Sounds to me like what you’ve found is the bryozoan Pectinatella magnifica. I assume you read my article on these blobs, but if not, you can find it here:

    What is this jelly-like blob under my dock

    The other commonly found blob-like things found in fresh water in North America are amphibian egg masses. But as you both are reporting these in mid-late August, that’s very unlikely. Most amphibians lay eggs in the spring. So I’m pretty sure what you’ve found is a bryozoan colony.

    Here’s another site with good info:


  4. Ask a » Jelly-like blob under the dock – part two Says:

    […] What is this jelly-like blob under my dock […]

  5. jack satkoski Says:

    I have noted these bryozoan colonies and have some good pictures if anyone interested.

  6. In Case You Were Wondering | Brandy Lake Muskoka Says:

    […] to North America and often grows on docks and other submerged wood.  Check of this simplified Ask A Naturalist web site..if you want more detail simply search the word. Click the site link to read the rest of […]

  7. Erinn Says:

    We found 4 of the jello nous blobs in lake simcoe

  8. Mark Dakin Says:

    I have some photos of very strange gelatinous blobs attached to submerged twigs and branches in the waterways near my home. I kayak a lot and see them everywhere but don’t know what they are. Is there a way for me to upload any of these photos for identification or can I attach them to an email? I’d appreciate the help, I’m very curious. They look almost alien. lol

  9. Tom of Says:

    Sure. Email them to Thanks.

  10. Mark Dakin Says:

    Thanks for quick response Tom! 😀 They’re on the way.

  11. Ask a » What are these green jelly blobs? Says:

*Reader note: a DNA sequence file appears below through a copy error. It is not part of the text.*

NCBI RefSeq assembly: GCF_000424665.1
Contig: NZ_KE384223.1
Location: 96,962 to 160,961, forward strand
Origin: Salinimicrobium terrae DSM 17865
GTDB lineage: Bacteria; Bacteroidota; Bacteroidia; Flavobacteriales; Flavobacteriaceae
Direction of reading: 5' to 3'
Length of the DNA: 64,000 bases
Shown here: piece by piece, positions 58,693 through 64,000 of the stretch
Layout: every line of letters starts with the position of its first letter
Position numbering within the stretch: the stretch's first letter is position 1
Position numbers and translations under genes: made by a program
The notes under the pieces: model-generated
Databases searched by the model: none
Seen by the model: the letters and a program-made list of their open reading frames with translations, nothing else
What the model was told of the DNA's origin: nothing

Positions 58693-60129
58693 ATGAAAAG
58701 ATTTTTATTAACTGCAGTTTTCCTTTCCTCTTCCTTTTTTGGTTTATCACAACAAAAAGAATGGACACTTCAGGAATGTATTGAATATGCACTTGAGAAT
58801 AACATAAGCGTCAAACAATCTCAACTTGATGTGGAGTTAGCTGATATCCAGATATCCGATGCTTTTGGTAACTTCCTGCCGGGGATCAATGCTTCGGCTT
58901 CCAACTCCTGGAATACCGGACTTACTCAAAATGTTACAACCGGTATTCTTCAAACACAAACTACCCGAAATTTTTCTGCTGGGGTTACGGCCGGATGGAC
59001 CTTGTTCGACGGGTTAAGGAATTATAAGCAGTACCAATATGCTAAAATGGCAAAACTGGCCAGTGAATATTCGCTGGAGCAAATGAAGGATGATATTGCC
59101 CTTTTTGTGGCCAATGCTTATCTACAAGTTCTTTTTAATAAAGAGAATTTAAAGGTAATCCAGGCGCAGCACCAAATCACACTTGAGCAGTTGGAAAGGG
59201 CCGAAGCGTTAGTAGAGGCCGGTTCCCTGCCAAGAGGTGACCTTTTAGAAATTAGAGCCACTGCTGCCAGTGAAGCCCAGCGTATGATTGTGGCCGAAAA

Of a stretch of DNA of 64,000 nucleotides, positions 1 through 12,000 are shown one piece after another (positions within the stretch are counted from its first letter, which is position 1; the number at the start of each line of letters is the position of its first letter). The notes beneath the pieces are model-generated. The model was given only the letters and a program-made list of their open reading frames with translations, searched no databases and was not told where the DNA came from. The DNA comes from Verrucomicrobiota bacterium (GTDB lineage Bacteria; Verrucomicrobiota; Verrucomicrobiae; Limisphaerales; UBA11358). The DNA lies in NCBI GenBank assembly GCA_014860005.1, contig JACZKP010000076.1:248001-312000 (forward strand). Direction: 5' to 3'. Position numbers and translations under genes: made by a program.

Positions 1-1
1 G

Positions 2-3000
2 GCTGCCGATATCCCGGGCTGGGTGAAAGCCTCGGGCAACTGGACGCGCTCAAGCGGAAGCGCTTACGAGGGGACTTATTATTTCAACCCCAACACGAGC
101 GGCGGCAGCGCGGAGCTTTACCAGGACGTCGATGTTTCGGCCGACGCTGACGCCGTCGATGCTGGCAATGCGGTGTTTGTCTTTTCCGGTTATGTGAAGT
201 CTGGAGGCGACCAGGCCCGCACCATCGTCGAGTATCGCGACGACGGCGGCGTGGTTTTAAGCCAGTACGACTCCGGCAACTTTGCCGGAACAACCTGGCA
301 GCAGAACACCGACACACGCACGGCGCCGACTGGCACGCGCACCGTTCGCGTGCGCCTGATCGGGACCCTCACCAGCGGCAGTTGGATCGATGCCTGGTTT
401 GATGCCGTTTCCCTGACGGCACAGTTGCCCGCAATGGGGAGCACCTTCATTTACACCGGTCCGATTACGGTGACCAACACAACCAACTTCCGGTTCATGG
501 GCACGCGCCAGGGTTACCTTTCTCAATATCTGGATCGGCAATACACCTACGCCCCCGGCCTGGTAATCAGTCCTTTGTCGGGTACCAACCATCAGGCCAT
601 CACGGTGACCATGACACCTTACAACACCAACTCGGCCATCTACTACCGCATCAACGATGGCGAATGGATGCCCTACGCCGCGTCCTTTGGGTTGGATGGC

[…] is “What is this blob I found in the water?” I’ve written about Bryozoan blobs and amphibian egg masses. Other possibilities for fresh water blobs include snail egg masses, […]

  12. Ask a » Donut blob that stumped the experts … Says:

    […] it wasn’t anything he’d seen before. I sent it to an expert on bryozoans, the “blob under my dock” that is one of the most common questions for The answer was negative. I […]

  13. Barb Says:

    I have also see “jelly-like blobs” in Stoney Lake. I have been told they may be algea. I have a photo if you tell me how I can post it.

  14. Tom of Says:


    You can email them to


  15. Sarah Says:

    Hello, I am a junior high science teacher and one of my students brought in a jelly like blob he took out of the Maumee River near Waterville, Ohio. The blob itself has algae growing on the outside of it, but is clear on the inside. It doesn’t appear to have any visible structures (individual sacs, cell membranes…) It really just looks like a lump of goo. Any suggestions? Thanks so much

  16. Brian Says:

    I’ve been seeing these gelatinous blobs for years in one local lake in particular. They are very strange both in appearance and texture. I’ve often thought that they must be some form of aquatic organism since I usually don’t start seeing them until late summer or early fall, and this article now confirms my suspicion. Thank you very much for the information!